OHS Canada Magazine

A change in viewpoint affects everything

The evolution of OH&S knowledge has included many stages


The OH&S profession has evolved significantly over the years, writes Alan Quilley. (fotodrobik/Adobe Stock)

When you look at things through a different lens, you tend to perceive what you are looking at differently.

My own thinking and professional self-development follows a staged process.

Predictably, my perceptions of what is true and important has followed the evolution of OH&S knowledge, through the research and experience of my professional peers and mentors.

Unsafe acts cause accidents

Exposure to H.W. Heinrich’s accident pyramid and dominos first shaped my thinking about the involvement of humans in the causes of accidents.

Advertisment

If we could simply stop those “unsafe acts” by workers, all accidents would be prevented.

In hindsight, I equate this early learning to the children’s book The Little Train That Could — far too simplistic to be useful, but inspiring. It started me thinking that accidents just don’t happen… they are caused.

OH&S gets regulated

In 1972, the federal government enacted the Canada Labour Code, Part II.

In a flash, the railway I was working for was thrust into “compliance mode.” We needed to put fall protection and hard hats on our workers. Asbestos and lead exposures needed to be controlled and we needed a “safety committee.” Safety clearly became rules and regulations based.

Six years later, I found myself working as an enforcer of OH&S law of the newly formed inspections branch of Alberta Labour.

Our job was to enforce compliance through inspections and, where necessary, issue legal orders and prosecutions for violations.

Management systems and procedures

The enormously influential Practical Loss Control Leadership by Frank Bird Jr. and George L. Germain (now in its third edition) first appeared in 1985 and quickly became a standard text in the field.

Fundamentally, Canada’s Internal Responsibility System model is in no small way a reaction to Bird’s work.

Perhaps the most unique and valuable of the book’s contributions to the safety world was the M of ISMEC — identify, set standards, measure, evaluate, correct/commend.

Measurement is at the heart of the ISMEC system. Most started to focus on management system failures as the cause of loss.

Perception and culture

The mid-’80s revealed the connection with employee perception and positive safety outcomes.

This moved thinking from systems to starting to understand that — as Dan Petersen puts it: “paper doesn’t save people; people save people” — towards the movement of knowing that passing a safety audit measuring process can lead to a false sense of success.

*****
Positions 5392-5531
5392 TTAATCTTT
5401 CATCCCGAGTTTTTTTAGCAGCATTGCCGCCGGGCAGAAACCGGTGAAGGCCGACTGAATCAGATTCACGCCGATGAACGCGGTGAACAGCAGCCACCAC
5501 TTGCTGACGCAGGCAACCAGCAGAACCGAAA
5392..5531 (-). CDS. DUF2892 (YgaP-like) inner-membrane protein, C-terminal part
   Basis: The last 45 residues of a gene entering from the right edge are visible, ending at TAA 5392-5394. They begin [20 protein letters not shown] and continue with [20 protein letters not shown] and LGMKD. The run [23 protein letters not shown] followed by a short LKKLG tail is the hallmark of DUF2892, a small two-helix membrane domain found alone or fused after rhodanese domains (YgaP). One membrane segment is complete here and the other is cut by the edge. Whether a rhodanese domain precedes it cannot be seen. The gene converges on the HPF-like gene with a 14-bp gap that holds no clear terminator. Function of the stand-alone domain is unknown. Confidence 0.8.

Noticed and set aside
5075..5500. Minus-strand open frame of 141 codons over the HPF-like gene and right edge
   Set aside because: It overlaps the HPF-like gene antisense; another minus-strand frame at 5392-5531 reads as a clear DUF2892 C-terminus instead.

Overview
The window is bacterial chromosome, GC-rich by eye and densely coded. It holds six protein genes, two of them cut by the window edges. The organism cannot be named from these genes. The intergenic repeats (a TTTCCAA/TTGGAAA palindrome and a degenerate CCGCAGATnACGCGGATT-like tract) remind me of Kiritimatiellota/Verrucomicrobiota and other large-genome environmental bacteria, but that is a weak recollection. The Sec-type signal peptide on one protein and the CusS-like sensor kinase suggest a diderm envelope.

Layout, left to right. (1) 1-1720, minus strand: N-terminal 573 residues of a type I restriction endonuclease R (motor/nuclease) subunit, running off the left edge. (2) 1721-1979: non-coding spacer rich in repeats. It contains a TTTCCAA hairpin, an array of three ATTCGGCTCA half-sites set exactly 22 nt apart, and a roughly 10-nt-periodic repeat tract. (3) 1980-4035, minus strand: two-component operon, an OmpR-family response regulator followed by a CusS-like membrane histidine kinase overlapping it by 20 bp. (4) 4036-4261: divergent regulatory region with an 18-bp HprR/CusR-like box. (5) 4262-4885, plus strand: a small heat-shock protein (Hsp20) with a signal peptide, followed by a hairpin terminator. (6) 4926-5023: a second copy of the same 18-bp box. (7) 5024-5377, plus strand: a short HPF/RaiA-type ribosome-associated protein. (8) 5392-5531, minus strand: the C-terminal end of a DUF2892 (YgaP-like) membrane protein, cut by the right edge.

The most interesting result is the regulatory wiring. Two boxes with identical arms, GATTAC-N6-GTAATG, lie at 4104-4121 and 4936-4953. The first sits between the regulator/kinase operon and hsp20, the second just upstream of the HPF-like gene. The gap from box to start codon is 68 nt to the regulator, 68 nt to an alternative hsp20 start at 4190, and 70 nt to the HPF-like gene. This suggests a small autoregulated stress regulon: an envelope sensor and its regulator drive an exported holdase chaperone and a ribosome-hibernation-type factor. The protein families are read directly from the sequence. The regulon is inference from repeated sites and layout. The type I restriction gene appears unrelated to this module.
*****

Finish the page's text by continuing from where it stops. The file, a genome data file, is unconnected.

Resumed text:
What became more important is not the intention of the safety management system, but the actual implementation and how the people within and working with the organization correlated to the success of the overall system.

The term “safety culture” emerged as a description (either good or bad) about the realities and results of the safety efforts and behaviours.

Behaviour-based safety

In the ’90s, the behaviourists came into their own and started to apply the considerable knowledge we have about human behaviour to the sub-culture of “safety.”

By the end of the decade, popular versions by several “celebrity” companies and “rock-star” psychologists emerged.

The term behaviour-based safety (BBS) — with all its success and giant failures — was on everyone’s lips.

Poor examples of doing BBS “to employees and not with employees” were all too common.

Audit scores, assumptions

The new millennium brought us a wave of “standards” for us all to use. Some came with certifications and others with promises of business prosperity and rebates. They say that “all models are broken.”

The assumption that if you pass the audit, excellence is guaranteed just hasn’t materialized. Most popular audits have absolutely no science behind the veiled promise that “if you do this… you’ll get that.”

The OH&S binder filled with policies and intentions became king!

Relationships and trust

We now understand that humans aren’t lab rats — but complex, flawed and capable beings. We have discovered that managing safety efforts with people openly and honestly gets the best results.

Relationships and trust matter. Without them, safety efforts predictably fail.

What’s next? If only we knew. Whatever it is, we will hopefully build on the successes and avoid the failures of our past.

We will continue to try new things and let go of those that simply don’t work.

Alan D. Quilley, CRSP, is the president of Safety Results in Sherwood Park, Alta.

This Safety Management column appeared in the November/December issue of OHS Canada magazine.